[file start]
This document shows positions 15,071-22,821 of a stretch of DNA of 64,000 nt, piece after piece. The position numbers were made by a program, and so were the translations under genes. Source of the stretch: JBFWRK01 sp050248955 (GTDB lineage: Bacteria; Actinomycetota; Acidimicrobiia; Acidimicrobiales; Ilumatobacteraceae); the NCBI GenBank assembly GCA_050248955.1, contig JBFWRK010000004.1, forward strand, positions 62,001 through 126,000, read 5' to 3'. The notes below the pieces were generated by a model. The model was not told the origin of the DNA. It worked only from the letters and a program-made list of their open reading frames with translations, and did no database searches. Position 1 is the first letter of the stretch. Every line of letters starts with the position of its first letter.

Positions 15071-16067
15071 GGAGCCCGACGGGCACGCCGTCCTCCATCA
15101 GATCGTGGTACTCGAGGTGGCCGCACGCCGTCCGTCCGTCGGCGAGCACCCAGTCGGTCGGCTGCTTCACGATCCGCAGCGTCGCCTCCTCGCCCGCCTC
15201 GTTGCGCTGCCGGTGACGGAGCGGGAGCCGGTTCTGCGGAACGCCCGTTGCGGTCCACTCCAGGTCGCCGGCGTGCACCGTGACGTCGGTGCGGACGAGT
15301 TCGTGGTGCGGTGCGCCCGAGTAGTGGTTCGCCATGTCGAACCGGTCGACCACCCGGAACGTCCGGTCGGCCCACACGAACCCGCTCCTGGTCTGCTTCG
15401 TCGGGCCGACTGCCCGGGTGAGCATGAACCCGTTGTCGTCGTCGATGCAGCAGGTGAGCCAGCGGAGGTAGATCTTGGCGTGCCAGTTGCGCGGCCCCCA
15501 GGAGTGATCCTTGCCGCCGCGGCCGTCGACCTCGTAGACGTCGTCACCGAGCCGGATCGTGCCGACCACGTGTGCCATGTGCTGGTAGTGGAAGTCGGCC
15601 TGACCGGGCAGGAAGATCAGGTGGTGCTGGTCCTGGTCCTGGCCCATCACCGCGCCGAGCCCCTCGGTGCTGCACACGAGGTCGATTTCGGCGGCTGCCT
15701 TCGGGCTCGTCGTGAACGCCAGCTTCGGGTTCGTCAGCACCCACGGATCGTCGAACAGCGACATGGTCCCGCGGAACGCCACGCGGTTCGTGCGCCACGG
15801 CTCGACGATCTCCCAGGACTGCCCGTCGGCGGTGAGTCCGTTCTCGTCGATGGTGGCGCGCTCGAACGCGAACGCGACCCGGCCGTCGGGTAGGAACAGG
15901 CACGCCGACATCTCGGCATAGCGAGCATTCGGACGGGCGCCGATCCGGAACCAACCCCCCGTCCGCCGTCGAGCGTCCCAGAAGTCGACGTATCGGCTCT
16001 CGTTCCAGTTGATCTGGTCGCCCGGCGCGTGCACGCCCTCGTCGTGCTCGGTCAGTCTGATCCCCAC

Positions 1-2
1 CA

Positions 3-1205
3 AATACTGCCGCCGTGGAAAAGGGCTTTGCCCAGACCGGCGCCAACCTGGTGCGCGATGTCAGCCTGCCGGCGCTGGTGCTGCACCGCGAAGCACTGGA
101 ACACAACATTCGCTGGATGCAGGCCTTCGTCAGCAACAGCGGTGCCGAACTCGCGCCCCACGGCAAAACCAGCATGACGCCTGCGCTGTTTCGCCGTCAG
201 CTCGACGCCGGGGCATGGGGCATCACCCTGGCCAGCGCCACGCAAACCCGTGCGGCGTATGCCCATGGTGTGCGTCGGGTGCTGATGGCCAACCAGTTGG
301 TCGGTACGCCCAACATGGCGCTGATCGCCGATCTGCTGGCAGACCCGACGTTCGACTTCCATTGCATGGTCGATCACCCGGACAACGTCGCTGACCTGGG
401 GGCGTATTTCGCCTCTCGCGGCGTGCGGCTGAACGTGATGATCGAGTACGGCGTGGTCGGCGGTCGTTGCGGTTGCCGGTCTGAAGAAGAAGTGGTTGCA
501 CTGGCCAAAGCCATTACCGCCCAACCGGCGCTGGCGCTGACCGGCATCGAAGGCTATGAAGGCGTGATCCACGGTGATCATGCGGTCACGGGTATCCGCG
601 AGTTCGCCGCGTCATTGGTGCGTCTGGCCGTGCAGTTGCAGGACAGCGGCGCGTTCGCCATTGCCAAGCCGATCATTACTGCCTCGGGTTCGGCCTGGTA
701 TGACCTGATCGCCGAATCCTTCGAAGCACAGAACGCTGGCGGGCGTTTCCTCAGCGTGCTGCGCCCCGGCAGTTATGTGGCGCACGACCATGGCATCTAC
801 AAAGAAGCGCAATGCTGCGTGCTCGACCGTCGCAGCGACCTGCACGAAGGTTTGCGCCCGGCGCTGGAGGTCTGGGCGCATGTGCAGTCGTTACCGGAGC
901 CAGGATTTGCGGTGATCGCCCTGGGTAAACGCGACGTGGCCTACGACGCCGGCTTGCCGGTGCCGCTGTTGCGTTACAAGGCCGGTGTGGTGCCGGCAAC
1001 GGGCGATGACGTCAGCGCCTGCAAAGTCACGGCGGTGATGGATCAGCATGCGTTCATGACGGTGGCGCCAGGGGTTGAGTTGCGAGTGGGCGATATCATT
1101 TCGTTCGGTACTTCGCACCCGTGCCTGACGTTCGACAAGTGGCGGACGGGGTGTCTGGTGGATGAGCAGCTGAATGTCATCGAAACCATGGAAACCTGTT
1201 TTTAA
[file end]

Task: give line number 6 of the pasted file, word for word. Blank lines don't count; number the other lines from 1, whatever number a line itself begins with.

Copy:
15301 TCGTGGTGCGGTGCGCCCGAGTAGTGGTTCGCCATGTCGAACCGGTCGACCACCCGGAACGTCCGGTCGGCCCACACGAACCCGCTCCTGGTCTGCTTCG